What to do with a life.
What to give. What to take. How much to squeeze out of our fleeting time here. It’s the middle of May and I’m ecstatic. The school year’s over. I’ve turned in my key for the cabin I rent west of Pueblo and loaded everything into my car. Headed north a few days ago to Dakota—my final stop before Alaska. This is where I leave my car for the summer. More importantly, I’m here to spend time with my folks. After a week together they’ve left on their own trip to Montana. I’ll be gone by the time they come back. And I’ve spent these last few days alone in the farmhouse organizing my camping gear. Distilling everything down till I can carry what I need on my back.
Tomorrow I fly to Alaska. But first, a walk around the old homestead.
My Dad rebuilt this farm out of total collapse. Took him most of his life and I’ve spent much of mine helping him. Planting and harvesting crops. Fixing old equipment. Driving grain trucks, combines, and tractors since I was twelve. But I didn’t want to take over the farm. And a year ago, at the age of 78, my dad retired. The days of breaking his back on this plot of land are over. Which means mine are pretty much over, too. And that’s hard to stomach. We were a team. We faced drought, locusts, hail, plummeting wheat prices. Grew incredible crops some years. Flax, sunflower, canola, durum. Other years were total failures. But we were in it together. Always.
There is nothing like the bond of a family.
Nothing more comforting or painful. Nothing more natural. Ignited. Blessed. Looking back at the house I shudder to think of a time when it’ll be empty. No one on their way back home. No coffee brewing in the kitchen. No card games. No laughter or tears. No muddy work boots beside the front door.
Outside, the old tractor slouches toward the ground, weeds already wrapping around the axels, pulling them closer to the earth. As a boy I rode next to my dad on the arm rest, watching closely, as he showed me how to drive. How to work the hydraulic levers. The throttle and choke. Now, neither of us will sit behind that wheel again. He certainly won’t. My dad, who has always been larger than life to me. I never thought I’d see him retire from anything. As I watch him downshift his life into a slower gear I feel his mortality in my bones. In every cell of my body.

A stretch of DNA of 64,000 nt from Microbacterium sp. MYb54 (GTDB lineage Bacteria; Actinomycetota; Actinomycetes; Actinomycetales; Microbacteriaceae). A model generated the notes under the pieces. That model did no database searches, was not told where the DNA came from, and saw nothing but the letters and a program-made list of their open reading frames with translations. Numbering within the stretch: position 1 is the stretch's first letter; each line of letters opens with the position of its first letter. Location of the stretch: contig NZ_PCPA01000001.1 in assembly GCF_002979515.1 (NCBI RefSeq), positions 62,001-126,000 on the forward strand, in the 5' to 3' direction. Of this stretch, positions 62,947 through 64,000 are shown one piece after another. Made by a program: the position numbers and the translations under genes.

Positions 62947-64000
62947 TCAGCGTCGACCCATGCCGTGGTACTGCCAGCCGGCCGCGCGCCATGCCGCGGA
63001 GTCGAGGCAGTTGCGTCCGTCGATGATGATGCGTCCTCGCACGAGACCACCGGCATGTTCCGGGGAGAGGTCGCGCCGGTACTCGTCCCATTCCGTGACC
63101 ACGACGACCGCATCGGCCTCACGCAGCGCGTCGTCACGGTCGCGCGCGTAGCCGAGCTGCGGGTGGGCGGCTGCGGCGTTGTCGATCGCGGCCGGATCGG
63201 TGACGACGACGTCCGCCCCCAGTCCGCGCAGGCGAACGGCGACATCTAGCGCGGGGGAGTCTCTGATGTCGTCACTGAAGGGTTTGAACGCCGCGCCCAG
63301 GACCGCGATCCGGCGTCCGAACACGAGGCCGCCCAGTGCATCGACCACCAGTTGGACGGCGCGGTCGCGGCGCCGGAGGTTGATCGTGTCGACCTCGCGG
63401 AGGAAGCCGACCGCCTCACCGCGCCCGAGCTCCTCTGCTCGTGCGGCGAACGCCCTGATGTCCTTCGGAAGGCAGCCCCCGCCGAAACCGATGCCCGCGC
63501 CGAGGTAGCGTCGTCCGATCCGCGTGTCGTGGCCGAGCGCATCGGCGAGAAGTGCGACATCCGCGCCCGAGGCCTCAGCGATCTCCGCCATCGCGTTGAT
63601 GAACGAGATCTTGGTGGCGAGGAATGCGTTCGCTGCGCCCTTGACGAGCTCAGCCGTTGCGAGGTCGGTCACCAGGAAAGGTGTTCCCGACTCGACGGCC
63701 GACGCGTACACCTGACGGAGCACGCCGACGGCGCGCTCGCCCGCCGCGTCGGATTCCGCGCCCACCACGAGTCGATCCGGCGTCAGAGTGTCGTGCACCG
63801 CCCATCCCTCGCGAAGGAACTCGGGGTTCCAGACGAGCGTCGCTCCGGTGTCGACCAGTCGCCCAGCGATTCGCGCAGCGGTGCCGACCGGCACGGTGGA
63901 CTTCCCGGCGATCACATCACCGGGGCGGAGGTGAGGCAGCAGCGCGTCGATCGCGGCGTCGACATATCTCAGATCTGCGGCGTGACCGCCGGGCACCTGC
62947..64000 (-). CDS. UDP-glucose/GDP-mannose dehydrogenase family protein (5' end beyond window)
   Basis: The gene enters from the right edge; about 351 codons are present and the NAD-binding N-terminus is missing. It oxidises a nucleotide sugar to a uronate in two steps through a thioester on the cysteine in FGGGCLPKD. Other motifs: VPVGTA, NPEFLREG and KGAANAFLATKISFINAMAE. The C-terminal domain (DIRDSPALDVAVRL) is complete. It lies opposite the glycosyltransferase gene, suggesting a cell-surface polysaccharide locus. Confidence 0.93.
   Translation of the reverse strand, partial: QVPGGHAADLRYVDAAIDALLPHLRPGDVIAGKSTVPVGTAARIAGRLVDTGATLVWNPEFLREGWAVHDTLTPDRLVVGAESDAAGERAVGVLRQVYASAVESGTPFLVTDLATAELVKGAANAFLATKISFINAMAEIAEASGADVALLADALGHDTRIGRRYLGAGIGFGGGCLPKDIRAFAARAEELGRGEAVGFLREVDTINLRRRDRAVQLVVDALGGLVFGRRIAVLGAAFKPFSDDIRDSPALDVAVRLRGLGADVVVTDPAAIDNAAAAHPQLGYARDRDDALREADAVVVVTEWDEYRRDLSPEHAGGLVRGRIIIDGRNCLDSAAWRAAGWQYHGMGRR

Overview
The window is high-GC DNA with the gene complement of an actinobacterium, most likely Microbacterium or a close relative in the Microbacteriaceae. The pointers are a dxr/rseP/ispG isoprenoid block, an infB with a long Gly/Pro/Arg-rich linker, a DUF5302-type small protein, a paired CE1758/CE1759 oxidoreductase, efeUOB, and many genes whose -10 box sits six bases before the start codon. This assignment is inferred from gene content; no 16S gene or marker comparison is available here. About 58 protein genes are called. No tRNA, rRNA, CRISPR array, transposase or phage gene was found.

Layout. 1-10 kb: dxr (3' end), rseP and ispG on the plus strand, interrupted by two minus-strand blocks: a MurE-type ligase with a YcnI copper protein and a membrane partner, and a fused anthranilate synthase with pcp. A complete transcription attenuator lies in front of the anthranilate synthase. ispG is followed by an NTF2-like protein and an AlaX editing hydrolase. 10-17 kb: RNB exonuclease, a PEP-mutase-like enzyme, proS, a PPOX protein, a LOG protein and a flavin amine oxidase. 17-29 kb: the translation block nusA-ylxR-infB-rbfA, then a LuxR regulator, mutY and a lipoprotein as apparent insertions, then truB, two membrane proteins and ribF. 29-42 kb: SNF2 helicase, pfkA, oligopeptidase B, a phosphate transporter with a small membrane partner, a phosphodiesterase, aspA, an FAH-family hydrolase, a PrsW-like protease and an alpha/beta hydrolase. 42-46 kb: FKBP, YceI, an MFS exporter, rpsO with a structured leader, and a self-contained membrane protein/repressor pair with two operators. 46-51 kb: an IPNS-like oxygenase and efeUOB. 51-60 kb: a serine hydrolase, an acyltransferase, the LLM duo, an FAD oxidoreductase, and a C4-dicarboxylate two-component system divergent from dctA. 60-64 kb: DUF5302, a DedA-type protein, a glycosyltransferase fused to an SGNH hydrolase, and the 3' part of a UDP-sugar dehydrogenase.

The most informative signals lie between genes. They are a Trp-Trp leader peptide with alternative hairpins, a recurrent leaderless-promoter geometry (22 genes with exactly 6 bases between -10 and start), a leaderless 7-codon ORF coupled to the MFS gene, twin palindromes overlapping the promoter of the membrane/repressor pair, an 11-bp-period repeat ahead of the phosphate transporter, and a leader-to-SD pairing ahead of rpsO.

Still. These bones have a long way to go before I finish my circle.
A final look around the yard. All the equipment, choked with tumbleweeds and beat down by weather, will decay now. It’s already started; rust is on the move. Like arthritis. Or cancer. Like sludge filling arteries. Cementing joints. The old combine, slumped even lower to the ground, one cracked headlight staring wall-eyed to the east. The dusty, slouching grain bins. Empty of everything but the memory of wheat. For generations equipment has decayed on this farm. Old cars and trucks. The blacksmith shop. But until now, things were also cared for and maintained around here. Revitalized. Brought back to life.
I shake my head.
And turn to walk inside and pack for the airport. Tomorrow I’ll fly over the endless glaciers and ice fields of the Canadian Rockies, the midnight sun bright overhead. Descending along the rugged, mountainous coastline of the North Pacific I’ll touchdown in Anchorage and head north into the Interior. The Great Land. Home. What to do with a life. How much to glean from one.
I’m not sure. But I intend to squeeze out every last drop.